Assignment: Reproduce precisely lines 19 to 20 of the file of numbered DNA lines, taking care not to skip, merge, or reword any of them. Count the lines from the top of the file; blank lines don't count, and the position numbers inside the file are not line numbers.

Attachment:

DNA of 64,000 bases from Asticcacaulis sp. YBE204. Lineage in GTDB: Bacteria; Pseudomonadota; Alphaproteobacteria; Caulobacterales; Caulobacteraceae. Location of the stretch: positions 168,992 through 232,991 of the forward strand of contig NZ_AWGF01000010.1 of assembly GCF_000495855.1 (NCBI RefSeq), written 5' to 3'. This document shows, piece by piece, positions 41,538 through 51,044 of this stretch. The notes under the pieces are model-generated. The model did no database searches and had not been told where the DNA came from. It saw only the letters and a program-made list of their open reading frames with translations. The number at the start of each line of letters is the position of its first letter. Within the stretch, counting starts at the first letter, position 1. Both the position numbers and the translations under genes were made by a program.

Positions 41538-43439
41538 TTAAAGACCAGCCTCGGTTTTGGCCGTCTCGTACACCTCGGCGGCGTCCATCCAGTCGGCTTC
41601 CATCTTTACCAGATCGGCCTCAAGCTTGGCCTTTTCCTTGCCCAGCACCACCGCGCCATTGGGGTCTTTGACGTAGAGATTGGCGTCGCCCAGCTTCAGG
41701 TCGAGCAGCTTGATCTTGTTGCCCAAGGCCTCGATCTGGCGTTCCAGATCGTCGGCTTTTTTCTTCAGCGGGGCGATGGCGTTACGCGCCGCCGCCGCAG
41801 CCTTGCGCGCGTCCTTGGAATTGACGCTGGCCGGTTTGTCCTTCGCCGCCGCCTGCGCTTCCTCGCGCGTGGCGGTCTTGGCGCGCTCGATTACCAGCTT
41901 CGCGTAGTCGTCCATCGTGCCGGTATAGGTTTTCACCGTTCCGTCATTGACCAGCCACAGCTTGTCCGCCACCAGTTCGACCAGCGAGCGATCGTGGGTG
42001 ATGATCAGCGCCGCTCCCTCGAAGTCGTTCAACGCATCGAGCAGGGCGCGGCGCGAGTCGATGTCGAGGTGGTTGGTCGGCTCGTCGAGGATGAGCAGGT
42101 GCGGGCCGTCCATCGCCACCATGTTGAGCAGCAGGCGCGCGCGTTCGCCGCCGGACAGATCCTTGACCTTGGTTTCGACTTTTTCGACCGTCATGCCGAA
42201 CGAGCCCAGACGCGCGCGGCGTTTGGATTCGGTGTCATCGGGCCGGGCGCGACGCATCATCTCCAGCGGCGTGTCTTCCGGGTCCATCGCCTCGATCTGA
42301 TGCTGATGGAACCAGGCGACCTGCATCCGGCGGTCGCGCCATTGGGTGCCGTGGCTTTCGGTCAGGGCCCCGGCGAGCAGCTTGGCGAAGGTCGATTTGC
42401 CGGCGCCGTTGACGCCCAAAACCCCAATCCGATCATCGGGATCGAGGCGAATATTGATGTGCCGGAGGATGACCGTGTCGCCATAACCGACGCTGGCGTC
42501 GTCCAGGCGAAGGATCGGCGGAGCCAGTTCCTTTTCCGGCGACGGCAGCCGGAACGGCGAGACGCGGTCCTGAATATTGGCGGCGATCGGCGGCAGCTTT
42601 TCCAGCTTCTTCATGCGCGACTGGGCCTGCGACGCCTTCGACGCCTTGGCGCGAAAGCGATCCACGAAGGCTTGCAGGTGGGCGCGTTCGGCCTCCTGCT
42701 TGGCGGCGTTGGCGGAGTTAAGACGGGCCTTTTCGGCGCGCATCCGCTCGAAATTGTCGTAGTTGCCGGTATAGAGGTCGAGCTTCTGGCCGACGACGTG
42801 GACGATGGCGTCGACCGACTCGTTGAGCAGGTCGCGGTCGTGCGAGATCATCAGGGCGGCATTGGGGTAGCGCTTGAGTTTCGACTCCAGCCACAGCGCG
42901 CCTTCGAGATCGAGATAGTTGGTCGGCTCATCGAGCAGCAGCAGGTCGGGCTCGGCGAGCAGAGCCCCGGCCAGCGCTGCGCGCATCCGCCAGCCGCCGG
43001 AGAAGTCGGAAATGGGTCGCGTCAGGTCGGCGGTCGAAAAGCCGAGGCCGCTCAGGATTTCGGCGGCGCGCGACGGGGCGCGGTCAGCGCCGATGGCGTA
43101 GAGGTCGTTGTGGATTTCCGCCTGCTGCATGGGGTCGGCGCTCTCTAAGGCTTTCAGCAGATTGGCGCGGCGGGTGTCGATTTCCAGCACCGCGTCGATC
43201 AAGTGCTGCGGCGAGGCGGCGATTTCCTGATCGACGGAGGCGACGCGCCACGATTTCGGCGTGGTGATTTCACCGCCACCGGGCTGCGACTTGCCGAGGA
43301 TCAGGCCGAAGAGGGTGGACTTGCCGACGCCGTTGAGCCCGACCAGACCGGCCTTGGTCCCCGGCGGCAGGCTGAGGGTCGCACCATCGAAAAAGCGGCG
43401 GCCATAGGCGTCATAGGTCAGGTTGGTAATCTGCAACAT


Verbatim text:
43101 GAGGTCGTTGTGGATTTCCGCCTGCTGCATGGGGTCGGCGCTCTCTAAGGCTTTCAGCAGATTGGCGCGGCGGGTGTCGATTTCCAGCACCGCGTCGATC
43201 AAGTGCTGCGGCGAGGCGGCGATTTCCTGATCGACGGAGGCGACGCGCCACGATTTCGGCGTGGTGATTTCACCGCCACCGGGCTGCGACTTGCCGAGGA